Walk through the broad doors of South Dining Hall and veer automatically to your right. Pull out the ID while simultaneously looking up, and choose which monitor to go to this evening: left or right. Depending on that choice, listen to the kind words asking about your day, or, conversely, an emphatic endorsement of what exactly is on the menu for dinner that night followed by a riddle.
Since 2007, this ritual has become as familiar as the family dinner table for countless Notre Dame students, alumni and visitors. This unique kind of comfort is brought about through the actions of John and Lila Ritschard, SDH monitors, who have been working for the university since 2007 and 2006, respectively.
The two have a union that is as magical as the countless students who are greeted by them would suspect. With very large families, the two were both widowed by the time Lila moved back to the area after retiring from various jobs. She went to beauty college and began teaching nail application, eventually finding work in a beauty shop. Her friend, who ran the shop, began putting coupons for free haircuts in a coupon book, to advertise to potential clientele. Then, one day in January of 1999, there was a bad snowstorm predicted, and Lila came into the shop in the morning to cancel the appointments for her scheduled clients.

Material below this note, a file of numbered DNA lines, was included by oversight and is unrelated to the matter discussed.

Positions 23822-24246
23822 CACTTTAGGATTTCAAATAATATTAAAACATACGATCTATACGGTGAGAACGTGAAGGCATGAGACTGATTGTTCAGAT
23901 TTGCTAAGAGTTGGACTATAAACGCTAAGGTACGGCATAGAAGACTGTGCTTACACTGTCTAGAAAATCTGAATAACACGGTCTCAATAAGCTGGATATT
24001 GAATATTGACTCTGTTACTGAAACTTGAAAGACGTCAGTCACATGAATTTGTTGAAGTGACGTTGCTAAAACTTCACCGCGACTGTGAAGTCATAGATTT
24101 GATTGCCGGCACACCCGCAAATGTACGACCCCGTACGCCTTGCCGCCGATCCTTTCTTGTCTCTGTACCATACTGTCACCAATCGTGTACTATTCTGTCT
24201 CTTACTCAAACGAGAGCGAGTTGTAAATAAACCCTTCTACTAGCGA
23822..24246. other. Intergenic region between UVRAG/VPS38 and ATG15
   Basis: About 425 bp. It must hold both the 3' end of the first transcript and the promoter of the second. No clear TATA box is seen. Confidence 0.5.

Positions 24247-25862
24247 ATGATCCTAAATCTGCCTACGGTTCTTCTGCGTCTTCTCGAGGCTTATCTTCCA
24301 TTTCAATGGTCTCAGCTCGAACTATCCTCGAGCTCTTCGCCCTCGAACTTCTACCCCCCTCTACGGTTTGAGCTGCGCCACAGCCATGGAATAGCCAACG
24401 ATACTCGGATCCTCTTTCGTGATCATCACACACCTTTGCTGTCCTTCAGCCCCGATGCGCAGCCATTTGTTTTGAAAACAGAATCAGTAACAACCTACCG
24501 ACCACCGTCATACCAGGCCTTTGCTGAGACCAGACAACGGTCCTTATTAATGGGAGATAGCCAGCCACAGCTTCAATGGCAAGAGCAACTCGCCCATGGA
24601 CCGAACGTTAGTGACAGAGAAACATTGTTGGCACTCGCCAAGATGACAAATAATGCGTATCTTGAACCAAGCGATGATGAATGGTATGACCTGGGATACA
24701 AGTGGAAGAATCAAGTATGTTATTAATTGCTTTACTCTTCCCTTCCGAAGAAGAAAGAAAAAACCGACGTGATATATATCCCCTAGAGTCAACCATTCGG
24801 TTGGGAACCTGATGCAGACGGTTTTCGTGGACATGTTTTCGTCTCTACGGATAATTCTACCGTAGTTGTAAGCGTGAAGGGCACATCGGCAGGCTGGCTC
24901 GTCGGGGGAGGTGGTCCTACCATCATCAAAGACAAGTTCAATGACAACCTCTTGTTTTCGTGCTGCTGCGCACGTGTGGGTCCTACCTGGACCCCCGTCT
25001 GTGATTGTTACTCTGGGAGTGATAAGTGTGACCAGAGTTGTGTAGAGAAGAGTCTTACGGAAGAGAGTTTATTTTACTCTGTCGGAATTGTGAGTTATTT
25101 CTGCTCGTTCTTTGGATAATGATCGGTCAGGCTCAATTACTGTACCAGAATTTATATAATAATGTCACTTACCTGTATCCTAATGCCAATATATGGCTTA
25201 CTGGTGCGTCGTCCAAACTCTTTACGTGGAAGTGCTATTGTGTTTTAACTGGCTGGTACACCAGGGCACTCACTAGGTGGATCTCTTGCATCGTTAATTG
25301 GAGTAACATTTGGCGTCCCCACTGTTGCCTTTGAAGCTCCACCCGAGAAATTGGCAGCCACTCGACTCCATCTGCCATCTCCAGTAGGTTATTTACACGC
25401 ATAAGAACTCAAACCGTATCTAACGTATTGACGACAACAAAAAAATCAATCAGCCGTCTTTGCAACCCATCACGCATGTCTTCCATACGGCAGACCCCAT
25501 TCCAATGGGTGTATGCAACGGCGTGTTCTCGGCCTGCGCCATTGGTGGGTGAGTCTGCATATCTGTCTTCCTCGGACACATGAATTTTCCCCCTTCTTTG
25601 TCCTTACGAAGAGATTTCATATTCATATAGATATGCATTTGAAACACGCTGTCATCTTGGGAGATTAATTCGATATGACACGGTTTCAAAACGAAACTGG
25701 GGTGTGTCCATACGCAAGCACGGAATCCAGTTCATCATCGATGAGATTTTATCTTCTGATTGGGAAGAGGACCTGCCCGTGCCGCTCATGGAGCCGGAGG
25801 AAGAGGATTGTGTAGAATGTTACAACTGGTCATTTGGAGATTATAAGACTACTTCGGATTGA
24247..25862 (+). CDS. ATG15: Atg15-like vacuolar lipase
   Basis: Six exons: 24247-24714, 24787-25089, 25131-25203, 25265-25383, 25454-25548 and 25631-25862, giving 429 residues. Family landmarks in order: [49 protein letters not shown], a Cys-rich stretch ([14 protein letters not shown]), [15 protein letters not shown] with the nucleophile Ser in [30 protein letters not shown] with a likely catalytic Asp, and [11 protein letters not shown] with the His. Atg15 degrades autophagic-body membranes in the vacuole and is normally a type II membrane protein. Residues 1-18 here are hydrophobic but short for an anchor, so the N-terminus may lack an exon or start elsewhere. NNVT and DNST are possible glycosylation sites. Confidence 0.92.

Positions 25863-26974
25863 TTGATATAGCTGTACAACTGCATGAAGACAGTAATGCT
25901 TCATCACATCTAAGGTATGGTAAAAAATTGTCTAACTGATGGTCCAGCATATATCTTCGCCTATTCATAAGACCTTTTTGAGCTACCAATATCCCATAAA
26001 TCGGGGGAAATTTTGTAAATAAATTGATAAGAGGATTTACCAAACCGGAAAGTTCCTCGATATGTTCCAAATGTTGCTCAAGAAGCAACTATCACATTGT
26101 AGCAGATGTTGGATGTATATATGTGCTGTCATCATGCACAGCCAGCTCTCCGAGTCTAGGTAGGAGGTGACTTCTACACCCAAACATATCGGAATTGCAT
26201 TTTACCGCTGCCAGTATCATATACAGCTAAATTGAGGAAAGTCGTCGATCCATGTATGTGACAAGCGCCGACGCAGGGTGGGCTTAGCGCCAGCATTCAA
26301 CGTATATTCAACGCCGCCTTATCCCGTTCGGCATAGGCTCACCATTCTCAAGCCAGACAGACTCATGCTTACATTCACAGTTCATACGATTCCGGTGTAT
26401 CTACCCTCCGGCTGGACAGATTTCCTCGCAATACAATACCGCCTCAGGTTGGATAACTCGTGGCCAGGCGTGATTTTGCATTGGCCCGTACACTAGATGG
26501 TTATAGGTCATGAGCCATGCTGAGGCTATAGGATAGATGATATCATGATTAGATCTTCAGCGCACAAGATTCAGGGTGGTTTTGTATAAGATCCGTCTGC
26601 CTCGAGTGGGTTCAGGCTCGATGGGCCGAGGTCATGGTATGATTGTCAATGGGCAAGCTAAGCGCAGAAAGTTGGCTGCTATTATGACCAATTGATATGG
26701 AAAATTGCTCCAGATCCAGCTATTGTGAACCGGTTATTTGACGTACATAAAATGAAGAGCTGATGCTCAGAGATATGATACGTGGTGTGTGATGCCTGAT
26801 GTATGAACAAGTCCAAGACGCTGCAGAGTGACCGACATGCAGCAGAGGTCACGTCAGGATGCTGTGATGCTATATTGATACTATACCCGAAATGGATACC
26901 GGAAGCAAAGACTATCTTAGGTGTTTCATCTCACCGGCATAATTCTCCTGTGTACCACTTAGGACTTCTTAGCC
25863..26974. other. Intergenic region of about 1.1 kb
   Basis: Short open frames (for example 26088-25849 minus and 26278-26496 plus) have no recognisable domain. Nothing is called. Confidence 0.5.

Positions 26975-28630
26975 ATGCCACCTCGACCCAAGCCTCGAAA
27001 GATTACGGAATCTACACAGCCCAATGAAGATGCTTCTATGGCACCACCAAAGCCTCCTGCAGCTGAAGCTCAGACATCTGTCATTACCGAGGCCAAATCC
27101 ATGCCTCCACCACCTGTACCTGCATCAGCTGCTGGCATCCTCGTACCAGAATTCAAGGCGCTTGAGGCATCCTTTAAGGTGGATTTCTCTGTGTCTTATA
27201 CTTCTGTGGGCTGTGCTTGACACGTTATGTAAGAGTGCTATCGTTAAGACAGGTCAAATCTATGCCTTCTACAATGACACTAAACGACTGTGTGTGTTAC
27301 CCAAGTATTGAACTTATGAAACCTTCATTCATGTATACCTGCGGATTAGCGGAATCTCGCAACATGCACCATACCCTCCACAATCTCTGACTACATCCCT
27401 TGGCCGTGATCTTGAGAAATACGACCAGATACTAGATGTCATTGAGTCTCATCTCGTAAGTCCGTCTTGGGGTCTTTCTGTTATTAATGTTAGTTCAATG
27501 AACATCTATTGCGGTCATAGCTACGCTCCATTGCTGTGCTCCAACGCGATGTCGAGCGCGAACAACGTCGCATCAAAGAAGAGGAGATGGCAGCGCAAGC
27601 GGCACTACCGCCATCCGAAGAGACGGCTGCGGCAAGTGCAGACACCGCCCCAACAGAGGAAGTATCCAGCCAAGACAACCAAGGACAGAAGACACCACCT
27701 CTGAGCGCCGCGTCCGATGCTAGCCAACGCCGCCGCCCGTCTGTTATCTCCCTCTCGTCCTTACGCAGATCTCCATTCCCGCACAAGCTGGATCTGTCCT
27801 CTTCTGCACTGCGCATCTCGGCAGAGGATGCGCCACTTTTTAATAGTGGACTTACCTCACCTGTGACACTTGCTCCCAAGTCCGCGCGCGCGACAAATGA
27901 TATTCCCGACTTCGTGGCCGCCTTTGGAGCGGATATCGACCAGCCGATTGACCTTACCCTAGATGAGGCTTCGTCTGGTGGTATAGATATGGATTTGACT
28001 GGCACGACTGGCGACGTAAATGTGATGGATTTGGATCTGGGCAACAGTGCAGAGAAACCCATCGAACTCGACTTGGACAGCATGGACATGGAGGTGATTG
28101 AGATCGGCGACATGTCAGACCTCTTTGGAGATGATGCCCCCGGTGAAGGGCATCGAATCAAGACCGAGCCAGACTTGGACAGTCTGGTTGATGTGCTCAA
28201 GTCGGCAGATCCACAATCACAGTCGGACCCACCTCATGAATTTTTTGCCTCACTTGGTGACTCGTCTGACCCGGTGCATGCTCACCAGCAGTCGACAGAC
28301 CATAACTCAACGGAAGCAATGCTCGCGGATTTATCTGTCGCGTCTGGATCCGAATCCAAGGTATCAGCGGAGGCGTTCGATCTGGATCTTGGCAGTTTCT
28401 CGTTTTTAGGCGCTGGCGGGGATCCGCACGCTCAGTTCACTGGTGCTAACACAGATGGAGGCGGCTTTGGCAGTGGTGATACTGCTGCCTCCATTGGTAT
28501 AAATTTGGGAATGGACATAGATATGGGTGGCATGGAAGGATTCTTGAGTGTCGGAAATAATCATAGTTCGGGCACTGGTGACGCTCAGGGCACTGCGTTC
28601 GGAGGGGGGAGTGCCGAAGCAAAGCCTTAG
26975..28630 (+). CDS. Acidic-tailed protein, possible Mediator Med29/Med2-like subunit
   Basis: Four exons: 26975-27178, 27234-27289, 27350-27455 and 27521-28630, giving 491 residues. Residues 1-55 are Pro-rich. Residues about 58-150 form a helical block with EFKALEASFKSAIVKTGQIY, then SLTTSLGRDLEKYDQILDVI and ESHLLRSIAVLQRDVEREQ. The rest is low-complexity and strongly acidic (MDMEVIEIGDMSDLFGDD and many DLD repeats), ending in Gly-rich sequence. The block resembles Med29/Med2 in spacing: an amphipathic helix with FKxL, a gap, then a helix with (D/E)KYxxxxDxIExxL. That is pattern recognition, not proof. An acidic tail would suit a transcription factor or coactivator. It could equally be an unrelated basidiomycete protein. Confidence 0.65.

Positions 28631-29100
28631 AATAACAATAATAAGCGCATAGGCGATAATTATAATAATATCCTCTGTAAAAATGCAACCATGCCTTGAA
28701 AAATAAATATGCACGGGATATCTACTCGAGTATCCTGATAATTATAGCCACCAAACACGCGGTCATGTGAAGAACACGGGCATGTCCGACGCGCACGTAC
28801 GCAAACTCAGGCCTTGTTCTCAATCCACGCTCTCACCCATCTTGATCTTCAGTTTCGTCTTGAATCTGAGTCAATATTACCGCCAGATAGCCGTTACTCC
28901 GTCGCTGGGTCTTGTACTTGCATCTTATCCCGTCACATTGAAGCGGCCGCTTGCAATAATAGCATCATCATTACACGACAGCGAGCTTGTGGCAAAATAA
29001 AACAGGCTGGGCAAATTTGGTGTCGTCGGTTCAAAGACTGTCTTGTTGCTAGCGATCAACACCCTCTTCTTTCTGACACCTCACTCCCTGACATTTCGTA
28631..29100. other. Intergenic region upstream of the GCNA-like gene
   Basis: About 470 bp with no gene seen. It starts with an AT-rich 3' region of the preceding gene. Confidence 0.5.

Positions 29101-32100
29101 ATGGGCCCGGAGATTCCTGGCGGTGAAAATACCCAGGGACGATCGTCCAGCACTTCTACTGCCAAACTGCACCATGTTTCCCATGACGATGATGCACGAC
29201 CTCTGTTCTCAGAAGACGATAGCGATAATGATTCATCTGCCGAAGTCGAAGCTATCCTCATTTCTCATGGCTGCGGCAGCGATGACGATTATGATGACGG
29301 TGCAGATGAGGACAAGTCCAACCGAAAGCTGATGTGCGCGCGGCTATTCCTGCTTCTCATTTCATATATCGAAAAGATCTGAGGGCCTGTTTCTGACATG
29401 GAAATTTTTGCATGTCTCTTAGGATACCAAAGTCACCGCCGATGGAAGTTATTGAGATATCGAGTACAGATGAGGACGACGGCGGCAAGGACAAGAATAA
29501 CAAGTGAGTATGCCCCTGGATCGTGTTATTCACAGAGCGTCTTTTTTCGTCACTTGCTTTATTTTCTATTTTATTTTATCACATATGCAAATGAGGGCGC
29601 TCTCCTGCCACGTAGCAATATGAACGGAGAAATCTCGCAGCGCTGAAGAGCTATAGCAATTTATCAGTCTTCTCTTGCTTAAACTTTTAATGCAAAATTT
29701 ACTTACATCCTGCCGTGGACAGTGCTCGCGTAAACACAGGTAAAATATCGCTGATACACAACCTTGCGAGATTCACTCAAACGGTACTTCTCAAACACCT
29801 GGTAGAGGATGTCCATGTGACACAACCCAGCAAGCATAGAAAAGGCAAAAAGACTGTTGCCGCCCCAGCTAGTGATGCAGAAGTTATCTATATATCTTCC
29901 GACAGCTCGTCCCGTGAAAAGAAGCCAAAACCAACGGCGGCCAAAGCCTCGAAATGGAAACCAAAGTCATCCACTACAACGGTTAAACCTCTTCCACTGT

“In stumbles John over the snowdrifts for a free haircut,” Lila recalls with a laugh, and they immediately struck up a conversation. Despite Lila not being interested in seeing anyone at that point, John “swept her off her feet,” according to him, and after Lila asked him to her monthly Friday dinners at her church, they were married within three months. It will be sixteen years of what Lila calls a “wonderful ride” come April.
Lila began work as an SDH monitor after following a friend to the dining hall; John, after being declared too old to continue his truck driving job a year later, followed her. They’ve always worked together, in large part because they only have one car, but also because they love working the late shift, until closing. It is a rather unique request for them both, and one that is special to the dining hall, which normally does not like to pair family members together for fear of joint conflict and sickness, according to the duo.
The married couple, who began these jobs as part of their “retirement” and refer to themselves as “Mom and Pop,” estimate that they swipe in roughly 2400-2500 students per night. These countless interactions, by far, constitute their favorite part of working here.
“We have the most fun with the all the students…It keeps us young,” says John. “It’s something to look forward to,” he says. “It’s fun for us.”
Lila also enjoys her job. She was once asked by a group of sophomores to give a speech, along with two other speakers, for a dorm event on random acts of kindness. While questioning how qualified she was to give it, she went along and presented, assuming it would make no impact in the long run. Two years later, before he graduated, a student came to her and told her that the talk changed his life.